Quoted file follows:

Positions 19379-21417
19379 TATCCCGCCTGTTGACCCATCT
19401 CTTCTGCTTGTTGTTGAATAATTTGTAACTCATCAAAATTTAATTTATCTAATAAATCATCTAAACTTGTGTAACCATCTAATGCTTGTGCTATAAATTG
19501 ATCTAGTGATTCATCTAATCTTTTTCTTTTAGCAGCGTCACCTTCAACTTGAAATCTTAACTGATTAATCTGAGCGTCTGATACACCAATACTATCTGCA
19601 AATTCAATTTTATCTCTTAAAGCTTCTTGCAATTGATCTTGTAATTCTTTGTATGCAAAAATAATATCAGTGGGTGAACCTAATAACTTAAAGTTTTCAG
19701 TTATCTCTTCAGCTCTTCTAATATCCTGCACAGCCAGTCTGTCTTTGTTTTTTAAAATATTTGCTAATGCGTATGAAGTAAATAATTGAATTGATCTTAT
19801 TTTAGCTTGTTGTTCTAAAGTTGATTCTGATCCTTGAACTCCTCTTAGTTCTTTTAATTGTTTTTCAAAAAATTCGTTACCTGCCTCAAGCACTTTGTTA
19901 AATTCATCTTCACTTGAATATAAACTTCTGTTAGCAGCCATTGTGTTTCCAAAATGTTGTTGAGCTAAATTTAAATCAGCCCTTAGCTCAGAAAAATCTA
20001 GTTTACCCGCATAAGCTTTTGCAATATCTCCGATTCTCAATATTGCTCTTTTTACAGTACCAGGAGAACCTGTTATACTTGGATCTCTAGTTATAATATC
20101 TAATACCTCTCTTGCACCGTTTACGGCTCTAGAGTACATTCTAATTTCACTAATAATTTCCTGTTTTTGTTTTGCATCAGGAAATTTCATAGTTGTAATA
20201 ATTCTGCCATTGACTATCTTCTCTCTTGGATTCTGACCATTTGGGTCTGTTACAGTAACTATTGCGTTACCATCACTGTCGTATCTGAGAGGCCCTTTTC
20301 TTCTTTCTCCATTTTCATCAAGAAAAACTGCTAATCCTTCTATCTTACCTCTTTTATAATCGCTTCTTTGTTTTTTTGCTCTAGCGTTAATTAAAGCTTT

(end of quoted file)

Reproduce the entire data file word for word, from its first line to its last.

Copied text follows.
Positions 19379-21417
19379 TATCCCGCCTGTTGACCCATCT
19401 CTTCTGCTTGTTGTTGAATAATTTGTAACTCATCAAAATTTAATTTATCTAATAAATCATCTAAACTTGTGTAACCATCTAATGCTTGTGCTATAAATTG
19501 ATCTAGTGATTCATCTAATCTTTTTCTTTTAGCAGCGTCACCTTCAACTTGAAATCTTAACTGATTAATCTGAGCGTCTGATACACCAATACTATCTGCA
19601 AATTCAATTTTATCTCTTAAAGCTTCTTGCAATTGATCTTGTAATTCTTTGTATGCAAAAATAATATCAGTGGGTGAACCTAATAACTTAAAGTTTTCAG
19701 TTATCTCTTCAGCTCTTCTAATATCCTGCACAGCCAGTCTGTCTTTGTTTTTTAAAATATTTGCTAATGCGTATGAAGTAAATAATTGAATTGATCTTAT
19801 TTTAGCTTGTTGTTCTAAAGTTGATTCTGATCCTTGAACTCCTCTTAGTTCTTTTAATTGTTTTTCAAAAAATTCGTTACCTGCCTCAAGCACTTTGTTA
19901 AATTCATCTTCACTTGAATATAAACTTCTGTTAGCAGCCATTGTGTTTCCAAAATGTTGTTGAGCTAAATTTAAATCAGCCCTTAGCTCAGAAAAATCTA
20001 GTTTACCCGCATAAGCTTTTGCAATATCTCCGATTCTCAATATTGCTCTTTTTACAGTACCAGGAGAACCTGTTATACTTGGATCTCTAGTTATAATATC
20101 TAATACCTCTCTTGCACCGTTTACGGCTCTAGAGTACATTCTAATTTCACTAATAATTTCCTGTTTTTGTTTTGCATCAGGAAATTTCATAGTTGTAATA
20201 ATTCTGCCATTGACTATCTTCTCTCTTGGATTCTGACCATTTGGGTCTGTTACAGTAACTATTGCGTTACCATCACTGTCGTATCTGAGAGGCCCTTTTC
20301 TTCTTTCTCCATTTTCATCAAGAAAAACTGCTAATCCTTCTATCTTACCTCTTTTATAATCGCTTCTTTGTTTTTTTGCTCTAGCGTTAATTAAAGCTTT